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Christopher Tomlinson/The Daily Sentinel

Ted Kelley, general manager for EcoGen Laboratories, examines hemp plants in the company’s greenhouse in Palisade. The company is developing its corporate headquarters at the former Grand Junction Steel building south of downtown and recently received a $40 million investment.

Tens of millions of dollars are flowing into the Grand Valley to further expand and develop the area’s hemp production and processing.

EcoGen Laboratories, which recently began the planning process to develop the former Grand Junction Steel building into its national headquarters, announced that it had closed a private placement that raised $40 million.

It also announced its 2019 revenue topped $80 million.

“We are very encouraged by the strong support we’ve received from the institutional marketplace,” said Alexis Korybut, EcoGen co-founder, in a news release. “This investment is an important step forward that will allow us to further grow and expand our business.”

Private placements are a non-traditional way to raise funds, ANB Bank Regional President Vance Wagner said. They are not run through institutions like banks or stock markets, but rather through hedge funds or a collection of private investors. They can even take the form of a loan.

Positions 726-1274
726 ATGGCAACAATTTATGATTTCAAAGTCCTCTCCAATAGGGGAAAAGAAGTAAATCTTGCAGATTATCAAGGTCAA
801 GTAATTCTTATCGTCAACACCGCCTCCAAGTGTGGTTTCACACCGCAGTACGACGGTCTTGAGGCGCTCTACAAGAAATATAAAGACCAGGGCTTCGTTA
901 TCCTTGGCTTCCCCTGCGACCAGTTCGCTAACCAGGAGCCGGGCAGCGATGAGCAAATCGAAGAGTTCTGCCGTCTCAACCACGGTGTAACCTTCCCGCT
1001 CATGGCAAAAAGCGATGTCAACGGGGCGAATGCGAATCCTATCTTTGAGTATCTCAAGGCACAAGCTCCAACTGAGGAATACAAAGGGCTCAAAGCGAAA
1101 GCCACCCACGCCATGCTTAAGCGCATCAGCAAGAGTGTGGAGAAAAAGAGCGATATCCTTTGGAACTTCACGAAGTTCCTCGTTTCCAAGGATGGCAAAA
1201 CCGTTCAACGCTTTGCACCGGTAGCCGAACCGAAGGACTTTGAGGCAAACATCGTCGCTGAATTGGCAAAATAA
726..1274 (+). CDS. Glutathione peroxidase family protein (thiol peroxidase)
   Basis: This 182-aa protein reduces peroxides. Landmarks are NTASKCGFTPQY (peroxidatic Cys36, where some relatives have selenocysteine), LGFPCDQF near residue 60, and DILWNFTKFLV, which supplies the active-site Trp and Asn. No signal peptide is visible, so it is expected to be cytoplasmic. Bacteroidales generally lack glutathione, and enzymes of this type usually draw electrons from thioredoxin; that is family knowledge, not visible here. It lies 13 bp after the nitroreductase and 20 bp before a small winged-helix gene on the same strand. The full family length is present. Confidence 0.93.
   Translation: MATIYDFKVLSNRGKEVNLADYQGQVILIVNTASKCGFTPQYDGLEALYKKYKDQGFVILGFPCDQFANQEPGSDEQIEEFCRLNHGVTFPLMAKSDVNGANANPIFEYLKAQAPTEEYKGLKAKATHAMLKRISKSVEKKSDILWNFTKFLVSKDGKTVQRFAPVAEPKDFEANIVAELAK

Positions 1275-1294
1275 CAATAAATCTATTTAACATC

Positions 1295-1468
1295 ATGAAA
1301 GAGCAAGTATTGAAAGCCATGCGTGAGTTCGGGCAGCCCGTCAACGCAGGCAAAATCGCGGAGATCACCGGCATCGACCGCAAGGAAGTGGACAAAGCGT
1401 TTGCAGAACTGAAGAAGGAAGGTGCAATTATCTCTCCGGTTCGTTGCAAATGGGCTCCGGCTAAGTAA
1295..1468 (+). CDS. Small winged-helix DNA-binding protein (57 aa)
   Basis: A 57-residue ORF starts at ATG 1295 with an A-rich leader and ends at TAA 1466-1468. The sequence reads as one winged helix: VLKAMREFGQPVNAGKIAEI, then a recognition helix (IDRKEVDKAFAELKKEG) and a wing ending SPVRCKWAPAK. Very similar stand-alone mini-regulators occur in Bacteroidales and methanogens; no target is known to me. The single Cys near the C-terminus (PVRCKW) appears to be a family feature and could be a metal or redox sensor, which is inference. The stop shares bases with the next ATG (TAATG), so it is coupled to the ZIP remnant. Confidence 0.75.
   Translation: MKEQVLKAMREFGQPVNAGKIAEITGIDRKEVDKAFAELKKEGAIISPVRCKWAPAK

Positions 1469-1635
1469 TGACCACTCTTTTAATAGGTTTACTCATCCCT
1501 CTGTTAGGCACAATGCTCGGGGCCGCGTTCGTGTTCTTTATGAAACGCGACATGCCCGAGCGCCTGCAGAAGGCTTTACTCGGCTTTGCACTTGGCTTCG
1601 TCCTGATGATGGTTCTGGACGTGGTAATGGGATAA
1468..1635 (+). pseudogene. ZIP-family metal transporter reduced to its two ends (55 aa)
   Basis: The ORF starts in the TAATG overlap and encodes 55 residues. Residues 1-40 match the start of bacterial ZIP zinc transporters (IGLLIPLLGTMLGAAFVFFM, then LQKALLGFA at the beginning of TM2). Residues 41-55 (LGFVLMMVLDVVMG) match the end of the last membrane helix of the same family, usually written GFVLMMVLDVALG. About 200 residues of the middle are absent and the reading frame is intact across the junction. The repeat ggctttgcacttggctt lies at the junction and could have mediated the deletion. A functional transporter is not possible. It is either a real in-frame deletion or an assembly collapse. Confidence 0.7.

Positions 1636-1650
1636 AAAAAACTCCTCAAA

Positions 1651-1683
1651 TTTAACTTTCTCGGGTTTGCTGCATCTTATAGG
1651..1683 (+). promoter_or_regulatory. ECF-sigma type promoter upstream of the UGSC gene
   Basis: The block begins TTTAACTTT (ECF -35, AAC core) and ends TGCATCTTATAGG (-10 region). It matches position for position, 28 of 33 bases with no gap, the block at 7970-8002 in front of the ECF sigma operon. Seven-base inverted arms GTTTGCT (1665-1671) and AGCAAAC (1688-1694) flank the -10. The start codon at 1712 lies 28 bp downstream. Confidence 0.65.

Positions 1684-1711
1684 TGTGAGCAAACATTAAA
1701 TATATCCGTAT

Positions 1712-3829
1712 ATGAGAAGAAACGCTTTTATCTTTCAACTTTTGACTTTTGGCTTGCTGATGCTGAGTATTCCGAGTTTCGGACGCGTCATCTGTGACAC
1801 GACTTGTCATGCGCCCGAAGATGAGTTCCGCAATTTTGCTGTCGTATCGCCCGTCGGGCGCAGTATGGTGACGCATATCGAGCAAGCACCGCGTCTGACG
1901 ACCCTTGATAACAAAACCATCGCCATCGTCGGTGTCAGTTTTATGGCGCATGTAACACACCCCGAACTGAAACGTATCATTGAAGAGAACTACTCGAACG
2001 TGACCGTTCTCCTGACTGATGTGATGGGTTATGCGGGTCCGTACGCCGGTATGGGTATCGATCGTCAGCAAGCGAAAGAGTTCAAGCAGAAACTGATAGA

It has been nearly impossible for companies in the hemp industry to raise money through traditional means because of federal regulations that required extensive paperwork and documentation, according to a New York Times report. Those regulations were only lifted last month, despite hemp being legalized at the federal level since 2018.

“We’ve spent $26 million in the valley in the last two years,” EcoGen Facilities Development Director Keith Ehlers said last week when speaking about its new headquarters plan. “We’re really making this our central location.”

While it is still early in the permitting process, EcoGen plans to consolidate most of its operations, including administration, a fabrication shop and CBD extraction at its Grand Junction headquarters.

CBD is a non-intoxicating cannabinoid found in cannibis and hemp.

Combined with its greenhouse operations in Palisade and a 300-acre farm in Mack, EcoGen’s operations will span the valley.

It isn’t only investing in new capital, but also has been on a hiring spree, growing from around 70 employees last spring to more than 200 employees today, EcoGen Manager Ted Kelley said last week.

“When we first started, we were on a mission to create a state-of-the-art process to produce exceptionally pure CBD that set the standard for the industry,” said Joseph Nunez, EcoGen co-founder. “We’re proud to say that goal was quickly achieved, and this capital raise will allow us to expand that success into other verticals of the business.”

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